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COVID-19: Application of competition rules and competition enforcement in crisis

3/22/2020

 

Updated on 30 March
On account of the COVID-19, consumers and businesses are confronted with unprecedented challenges. In response to these challenges, the Icelandic Competition Authority (ICA) has opened an information center where the following issues are addressed.

Exemptions from the ban to cooperate

According to existing Icelandic law, the ICA is responsible for giving exemptions from the ban on collusion in article 10 of the Icelandic Competition Act (equiv. to Art. 53 (EEA) and 101 (EU)). The equirements for such exemptions are stipulated in Art. 15 in the Icelandic Competition Act and are in essence the same as reflected in the Guidelines on the Application of Article 53(3) of the EEA Agreement (1007/C 208/01), safeguarding public interests.

The ICA has granted several exemptions on the account of COVID-19. In granting those exemptions the ICA has emphasised the following:

 

  • That sector regulators on the relevant market are given access to the cooperation between competitors. By that the regulators are able to monitor the cooperation and furthermore given the opportunity to gain overview over COVID-19 response on the market. Hopefully such an overview kan lead to a more coherent and sensible response to the COVID-19 across markets.
  • That applications for exemptions concerning the COVID-19 will be processed by the ICA in less than 48 hours from the receival of the application.

 

These are some of the exemptions which the ICA has granted because of the COVID-19 response (30. March 2020):

 

  1. Cooperation between travel agencies which aims at facilitating the safe return home of tourists abroad and in Iceland, as well as responding to the economic damage caused by COVID-19 (decision No. 12/2020). The exemption is based on the condition that the Icelandic Tourist Board deems the cooperation necessary and has access to and monitors the cooperation.
  2. Dialogue between travel services in every areas, initiated by the Icelandic Tourist Board, to assess further response to the economic damage caused by COVID-19. Furher exemptions are being considered by the Icelandic Tourist Board.
  3. Cooperation within The Icelandic Association of Travel Services, aimed at facilitating COVID-19 response among different travel services, such as offering more flexible terms to their customers (Decision No. 9/2020).
  4. Cooperation between importers and distributors of pharmaceuticals, aimed at securing necessary access to important pharmaceuticals (Decision No. 11/2020). The exemption is subject to the condition that the Icelandic Medicines Agency deems the cooperation necessary and has access to and monitors the cooperation.
  5. Cooperation between smaller pharmacies (1-2 outlets), aimed at preventing the closure of such pharmacies to the detriment of effective competition against larger retailers, in addition to securing consumer access to necessary pharmaceuticals (Decision No. 15/2020). The exemption is subject to the involvement of the Icelandic Medicines Agency.
  6. The Icelandic Directorate of Health given full autonomy in initiating dialogue with undertakings across markets to ensure continuous operations and secure access to supplies.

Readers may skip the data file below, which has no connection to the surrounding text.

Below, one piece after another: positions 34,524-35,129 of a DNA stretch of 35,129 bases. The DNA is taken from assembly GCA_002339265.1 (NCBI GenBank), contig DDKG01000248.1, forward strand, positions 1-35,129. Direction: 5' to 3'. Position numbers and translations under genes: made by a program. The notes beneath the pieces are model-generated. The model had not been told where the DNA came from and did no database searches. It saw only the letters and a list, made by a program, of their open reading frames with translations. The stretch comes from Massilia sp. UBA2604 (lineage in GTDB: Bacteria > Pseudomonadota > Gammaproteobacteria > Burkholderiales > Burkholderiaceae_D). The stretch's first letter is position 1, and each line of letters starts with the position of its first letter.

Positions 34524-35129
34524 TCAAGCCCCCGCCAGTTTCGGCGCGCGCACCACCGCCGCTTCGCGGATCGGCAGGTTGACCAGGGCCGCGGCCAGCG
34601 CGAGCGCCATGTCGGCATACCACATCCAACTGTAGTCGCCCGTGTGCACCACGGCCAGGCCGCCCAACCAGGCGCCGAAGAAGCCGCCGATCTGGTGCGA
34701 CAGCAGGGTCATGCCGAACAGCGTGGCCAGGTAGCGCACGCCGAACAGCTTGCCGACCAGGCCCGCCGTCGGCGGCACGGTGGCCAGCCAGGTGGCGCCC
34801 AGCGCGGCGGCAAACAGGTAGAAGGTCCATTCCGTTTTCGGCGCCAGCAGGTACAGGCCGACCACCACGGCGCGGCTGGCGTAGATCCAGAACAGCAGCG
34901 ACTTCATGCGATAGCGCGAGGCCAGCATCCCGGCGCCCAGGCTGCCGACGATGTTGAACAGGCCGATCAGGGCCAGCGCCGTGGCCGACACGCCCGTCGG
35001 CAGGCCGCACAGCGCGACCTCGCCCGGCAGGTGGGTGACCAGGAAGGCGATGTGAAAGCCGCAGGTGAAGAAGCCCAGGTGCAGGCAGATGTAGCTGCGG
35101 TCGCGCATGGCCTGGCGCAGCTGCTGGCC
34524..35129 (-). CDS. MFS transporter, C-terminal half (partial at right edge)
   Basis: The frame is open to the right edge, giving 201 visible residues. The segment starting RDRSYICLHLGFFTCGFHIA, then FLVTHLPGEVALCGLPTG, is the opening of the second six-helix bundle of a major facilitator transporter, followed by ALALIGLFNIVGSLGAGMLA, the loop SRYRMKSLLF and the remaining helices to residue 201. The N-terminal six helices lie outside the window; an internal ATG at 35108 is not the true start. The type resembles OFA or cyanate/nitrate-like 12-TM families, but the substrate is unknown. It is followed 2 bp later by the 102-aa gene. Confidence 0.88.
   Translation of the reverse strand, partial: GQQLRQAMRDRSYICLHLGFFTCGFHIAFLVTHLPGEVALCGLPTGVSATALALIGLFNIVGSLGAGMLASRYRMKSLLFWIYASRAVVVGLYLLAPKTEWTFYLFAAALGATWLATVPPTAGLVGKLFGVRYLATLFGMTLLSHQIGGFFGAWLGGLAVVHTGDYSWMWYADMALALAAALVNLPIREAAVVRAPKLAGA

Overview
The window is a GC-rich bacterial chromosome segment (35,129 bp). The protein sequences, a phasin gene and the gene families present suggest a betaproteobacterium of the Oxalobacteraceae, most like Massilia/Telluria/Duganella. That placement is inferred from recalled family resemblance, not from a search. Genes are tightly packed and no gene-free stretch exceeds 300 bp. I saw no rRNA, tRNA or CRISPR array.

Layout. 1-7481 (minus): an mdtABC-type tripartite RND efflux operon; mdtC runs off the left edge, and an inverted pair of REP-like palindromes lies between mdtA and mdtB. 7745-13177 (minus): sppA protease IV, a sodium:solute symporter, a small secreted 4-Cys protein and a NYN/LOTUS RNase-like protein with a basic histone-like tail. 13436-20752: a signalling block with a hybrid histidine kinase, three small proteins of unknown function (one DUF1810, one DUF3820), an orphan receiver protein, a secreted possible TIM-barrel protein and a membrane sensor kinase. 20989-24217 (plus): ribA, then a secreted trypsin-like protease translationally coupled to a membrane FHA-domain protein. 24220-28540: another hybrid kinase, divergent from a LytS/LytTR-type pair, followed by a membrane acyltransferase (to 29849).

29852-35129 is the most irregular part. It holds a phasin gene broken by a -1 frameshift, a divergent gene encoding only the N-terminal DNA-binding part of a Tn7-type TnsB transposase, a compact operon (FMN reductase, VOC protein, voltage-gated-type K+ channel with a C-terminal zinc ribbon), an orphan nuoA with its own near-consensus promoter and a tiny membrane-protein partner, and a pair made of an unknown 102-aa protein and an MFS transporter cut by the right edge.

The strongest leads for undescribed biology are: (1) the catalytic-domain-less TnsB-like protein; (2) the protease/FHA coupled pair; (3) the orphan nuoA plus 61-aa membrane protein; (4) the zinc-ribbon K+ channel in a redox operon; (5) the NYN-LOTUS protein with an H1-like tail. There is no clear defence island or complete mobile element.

7. Cooperation between lenders (mainly banks and pension funds), enabling uniform and temporary standstil on loan/debt payments of undertakings (Decision No. 13/2020.). The exemption is subject to conditions which e.g. ensure that the cooperation does not exclude further remedies for companies.

    Prior to the said exemption, the ICA had approved a limited ooperation between financial undertakings within the Icelandic Financisl Services Association in order to prepare uniform measures, in cooperation with the government, including standstill on loan payments etc. The approval was subject to the monitoring of the Central Bank of Iceland (incl. financial supervision) and an ad hoc expert in competition law.
  8. Cooperation between the two major distributors of fuel (Skeljungur and ODR), enabling the said distributors to assist each other in parts of the country where difficulties arise because of lack of people, sickness or other limitations deriving from COVID-19 (Decision No. 14/2020).
  9. Cooperation in maritime transportation of certain necessary supplies (pharmaceuticals) to Iceland. At the time being limited to one transportation.

 

Hotline to report excessive pricing of goods and services

In the current environment it is extremely important to ensure that products considered essential to protect the health of consumers (e.g. face masks and sanitizing gel) remains available at competitive prices. The ICA invites consumers, undertakings and the public sector to report to the ICA all indications of unreasonable increases in prices. Tips can be sent to a hotline accessible here, or by sending e-mail to samkeppni@samkeppni.is, or by telephone, 585-0700.

The ICA will endeavor to assess the incoming tips and decide if the following measures would be applicable:

 

  1. To encourage suppliers/manufacturers of necessary supplies (e.g. face masks and sanitizing gel) to set maximum prices for their products. The ICA could, if needed, facilitate such measures with exemptions according to Art. 15 of the Icelandic Competition Act.
  2. Investigation into a possible abuse of a dominant position.
  3. Investigation into a possible collusion.
  4. Remedies in accordance with the ICA´s market investigation tool.
  5. Interim decision to stop excessive pricing.
  6. Forwarding of the tip to another public authority better suited to address the issue, such as the Consumer Authority, the Icelandic Medicines Authority, etc.

 

It is also extremely important for consumers and undertakings alike to ensure that the current situation is not exploited by breaching competition rules. Any indications on this should be reported.

How can we use the experience from the banking collapse in 2008 to solve the challenges ahead?

In preparing a proper economic response to the current crisis, the government of Iceland, public authorities and Icelandic businesses can build upon the wast experience drawn from the banking collapse in 2008 and the economic crisis that followed. This concerns also competition policy and competition enforcement. Attention is drawn to the following issues:

 

  1. Wide experience and numerous researches suggest that measures that aim at ensuring effective competition and strengthening competition enforcement is the right response to the economic crisis. Response that limits competition tends to lengthen and deepen economic crises and thereby hinders economic recovery. The ICA addressed this in detail in its policy discussions during the banking collapse.
  2. Experience shows that it is very important, not least in small economies, to monitor closely how banks and public authorities deal with extensive financial difficulties of undertakings across markets. Under such circumstances, the decisions of banks can affect the development of markets and influence the longterm competitive structure of markets. The ICA addressed this issue to a great length in the aftermath of the banking collapse in 2008, both through formal opinions, reports and decisions (see for examble the annual reports to OECD for 2008 and 2009, as well as a joint report of the Nordic NCA´s from 2009)